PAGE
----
The only thing that really sets it apart is an undertone of bitterness that somehow grounds sumac more than any other floral or berry astringent out there. For that reason, as a delicious sumac-ade drink, its flavor is unparalleled – and you know you’re not just drinking something tart and delicious, you’re also drinking a medicine!
- 5-10 sumac berry bunches, clusters, or “drupes” (twigs and all)
- 1-2 gallons water
Note: the general ratio of water-to-berries should be about 1 parts berries to 2 parts sumac, when all is said and done, for the most flavorful and potent infusion.
-Harvest your sumac berry drupes by gently snapping them off by the stem from a mature shrub (of course, make sure the berries are red – leave any sumac with white berries well alone, these are poison sumac, caustic and harmful to the skin like poison ivy.)
-In a glass or stainless steel bowl or pan, pull off the berries with the tips of your fingers, they should be easy to remove. If you get a few twigs into the mix, no problem – they are good for their astringency, though a few too many may impact the flavor.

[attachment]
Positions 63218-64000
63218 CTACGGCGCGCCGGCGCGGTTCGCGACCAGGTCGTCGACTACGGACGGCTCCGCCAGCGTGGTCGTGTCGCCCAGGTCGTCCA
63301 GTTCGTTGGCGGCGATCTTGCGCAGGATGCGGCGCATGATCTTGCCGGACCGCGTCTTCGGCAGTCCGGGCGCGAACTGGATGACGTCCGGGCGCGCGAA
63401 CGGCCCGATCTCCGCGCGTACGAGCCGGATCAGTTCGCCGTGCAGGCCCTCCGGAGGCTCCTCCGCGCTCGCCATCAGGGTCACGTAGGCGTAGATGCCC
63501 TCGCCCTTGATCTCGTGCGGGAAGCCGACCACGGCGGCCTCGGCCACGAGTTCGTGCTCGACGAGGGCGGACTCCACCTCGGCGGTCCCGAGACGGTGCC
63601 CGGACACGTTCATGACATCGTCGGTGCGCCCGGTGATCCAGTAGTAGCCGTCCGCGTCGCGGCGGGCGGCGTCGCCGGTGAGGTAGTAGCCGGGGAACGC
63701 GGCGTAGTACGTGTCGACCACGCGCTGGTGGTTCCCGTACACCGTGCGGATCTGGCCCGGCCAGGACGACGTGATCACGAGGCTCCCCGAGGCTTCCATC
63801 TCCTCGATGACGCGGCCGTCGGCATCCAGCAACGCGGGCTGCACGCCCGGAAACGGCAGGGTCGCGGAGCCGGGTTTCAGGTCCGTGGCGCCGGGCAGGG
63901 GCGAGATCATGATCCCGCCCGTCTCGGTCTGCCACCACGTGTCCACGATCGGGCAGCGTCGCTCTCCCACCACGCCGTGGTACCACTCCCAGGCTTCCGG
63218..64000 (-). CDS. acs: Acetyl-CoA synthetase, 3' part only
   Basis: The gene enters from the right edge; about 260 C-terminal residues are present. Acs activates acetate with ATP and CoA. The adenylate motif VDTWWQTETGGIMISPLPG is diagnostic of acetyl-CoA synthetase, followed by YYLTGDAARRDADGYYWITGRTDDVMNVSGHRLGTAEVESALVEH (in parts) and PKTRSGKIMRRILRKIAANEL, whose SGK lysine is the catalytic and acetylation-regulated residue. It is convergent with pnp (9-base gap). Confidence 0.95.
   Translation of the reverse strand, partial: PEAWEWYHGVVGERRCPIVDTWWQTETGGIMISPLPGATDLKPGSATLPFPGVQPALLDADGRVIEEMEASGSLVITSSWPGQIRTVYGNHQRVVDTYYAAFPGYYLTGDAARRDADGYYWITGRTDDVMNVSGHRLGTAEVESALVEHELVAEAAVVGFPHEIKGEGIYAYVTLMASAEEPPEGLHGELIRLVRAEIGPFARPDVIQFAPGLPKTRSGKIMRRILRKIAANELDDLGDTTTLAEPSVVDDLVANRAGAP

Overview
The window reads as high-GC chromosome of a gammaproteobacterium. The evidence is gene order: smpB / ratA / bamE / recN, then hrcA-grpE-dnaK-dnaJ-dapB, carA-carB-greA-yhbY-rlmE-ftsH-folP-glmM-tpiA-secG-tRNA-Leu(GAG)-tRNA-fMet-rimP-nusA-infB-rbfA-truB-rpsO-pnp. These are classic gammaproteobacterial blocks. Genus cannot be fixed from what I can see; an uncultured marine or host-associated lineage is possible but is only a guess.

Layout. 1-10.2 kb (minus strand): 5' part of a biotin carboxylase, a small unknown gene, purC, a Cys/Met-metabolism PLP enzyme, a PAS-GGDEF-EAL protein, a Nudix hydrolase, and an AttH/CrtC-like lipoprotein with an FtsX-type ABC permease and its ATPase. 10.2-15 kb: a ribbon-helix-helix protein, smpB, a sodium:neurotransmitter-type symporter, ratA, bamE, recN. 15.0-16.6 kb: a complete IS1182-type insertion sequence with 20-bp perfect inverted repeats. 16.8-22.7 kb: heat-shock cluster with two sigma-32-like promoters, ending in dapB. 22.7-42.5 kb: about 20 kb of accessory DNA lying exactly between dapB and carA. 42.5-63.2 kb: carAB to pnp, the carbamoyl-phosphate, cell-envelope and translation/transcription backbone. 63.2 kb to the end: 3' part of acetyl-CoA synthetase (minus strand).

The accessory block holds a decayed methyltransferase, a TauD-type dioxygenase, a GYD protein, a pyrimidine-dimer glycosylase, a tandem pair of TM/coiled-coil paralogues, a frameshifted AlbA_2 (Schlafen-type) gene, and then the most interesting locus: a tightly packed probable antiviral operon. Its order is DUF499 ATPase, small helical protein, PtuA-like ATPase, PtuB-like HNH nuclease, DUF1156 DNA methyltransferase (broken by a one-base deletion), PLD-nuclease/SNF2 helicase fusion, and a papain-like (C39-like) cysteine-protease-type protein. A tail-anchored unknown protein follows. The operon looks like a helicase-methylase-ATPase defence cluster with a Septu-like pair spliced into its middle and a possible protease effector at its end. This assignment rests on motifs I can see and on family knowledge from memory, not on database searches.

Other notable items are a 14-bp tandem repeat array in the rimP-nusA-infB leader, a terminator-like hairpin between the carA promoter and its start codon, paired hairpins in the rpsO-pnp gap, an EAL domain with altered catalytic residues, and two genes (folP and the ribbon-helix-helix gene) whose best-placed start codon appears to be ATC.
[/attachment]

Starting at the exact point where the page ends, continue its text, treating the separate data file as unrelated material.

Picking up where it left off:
-Mash your berries around in the bottom of the container with a wooden spoon, muddler, or other utensil for a bit to make them more yielding to impart their flavors to the water. Something I like to do: throw the berries and a few twigs into a food processor or grinder, chop them to a powder, then add them in – this guarantees some unlocked flavor.
You can also wait until the steeping stage to mash your berries directly in the water, too.
-Pour your water over the berries, cover your container, and let it sit for about 24 hours for the best extraction (though Ava Chin from the New York Times suggests that 4 hours at least should be enough). Mash them a bit here and there with your utensil if you like to unlock yet more flavor and properties.
-After cold steeping for the allotted time, pour both berries and water through a strainer into a new clean container or pitcher. Put on ice and flavor to taste with lemon, lime, sugar, herbs like mint or lemon balm – whatever you like.
-Serve in a chilled glass and enjoy.
Foster, Duke;Eastern/Central Medicinal Plants and Herbs, p. 281.